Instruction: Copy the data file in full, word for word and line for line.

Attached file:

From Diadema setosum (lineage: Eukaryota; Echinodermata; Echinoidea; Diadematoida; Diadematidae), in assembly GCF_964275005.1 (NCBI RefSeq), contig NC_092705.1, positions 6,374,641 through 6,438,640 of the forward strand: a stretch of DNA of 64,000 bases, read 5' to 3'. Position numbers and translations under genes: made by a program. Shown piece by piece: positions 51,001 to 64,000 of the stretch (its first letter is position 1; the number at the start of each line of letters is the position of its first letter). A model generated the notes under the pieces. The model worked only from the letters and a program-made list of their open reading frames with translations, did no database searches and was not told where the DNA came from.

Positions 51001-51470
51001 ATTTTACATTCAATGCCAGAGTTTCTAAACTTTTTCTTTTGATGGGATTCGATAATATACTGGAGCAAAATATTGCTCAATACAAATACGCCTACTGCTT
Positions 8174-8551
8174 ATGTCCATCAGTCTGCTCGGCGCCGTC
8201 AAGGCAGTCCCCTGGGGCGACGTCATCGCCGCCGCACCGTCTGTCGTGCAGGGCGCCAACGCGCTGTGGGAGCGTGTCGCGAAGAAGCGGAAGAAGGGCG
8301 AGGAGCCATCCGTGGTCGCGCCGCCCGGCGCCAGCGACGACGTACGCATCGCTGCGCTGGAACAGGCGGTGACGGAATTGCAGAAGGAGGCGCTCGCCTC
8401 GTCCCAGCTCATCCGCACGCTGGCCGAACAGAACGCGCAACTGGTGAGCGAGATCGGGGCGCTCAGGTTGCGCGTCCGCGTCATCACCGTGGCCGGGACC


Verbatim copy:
From Diadema setosum (lineage: Eukaryota; Echinodermata; Echinoidea; Diadematoida; Diadematidae), in assembly GCF_964275005.1 (NCBI RefSeq), contig NC_092705.1, positions 6,374,641 through 6,438,640 of the forward strand: a stretch of DNA of 64,000 bases, read 5' to 3'. Position numbers and translations under genes: made by a program. Shown piece by piece: positions 51,001 to 64,000 of the stretch (its first letter is position 1; the number at the start of each line of letters is the position of its first letter). A model generated the notes under the pieces. The model worked only from the letters and a program-made list of their open reading frames with translations, did no database searches and was not told where the DNA came from.

Positions 51001-51470
51001 ATTTTACATTCAATGCCAGAGTTTCTAAACTTTTTCTTTTGATGGGATTCGATAATATACTGGAGCAAAATATTGCTCAATACAAATACGCCTACTGCTT
Positions 8174-8551
8174 ATGTCCATCAGTCTGCTCGGCGCCGTC
8201 AAGGCAGTCCCCTGGGGCGACGTCATCGCCGCCGCACCGTCTGTCGTGCAGGGCGCCAACGCGCTGTGGGAGCGTGTCGCGAAGAAGCGGAAGAAGGGCG
8301 AGGAGCCATCCGTGGTCGCGCCGCCCGGCGCCAGCGACGACGTACGCATCGCTGCGCTGGAACAGGCGGTGACGGAATTGCAGAAGGAGGCGCTCGCCTC
8401 GTCCCAGCTCATCCGCACGCTGGCCGAACAGAACGCGCAACTGGTGAGCGAGATCGGGGCGCTCAGGTTGCGCGTCCGCGTCATCACCGTGGCCGGGACC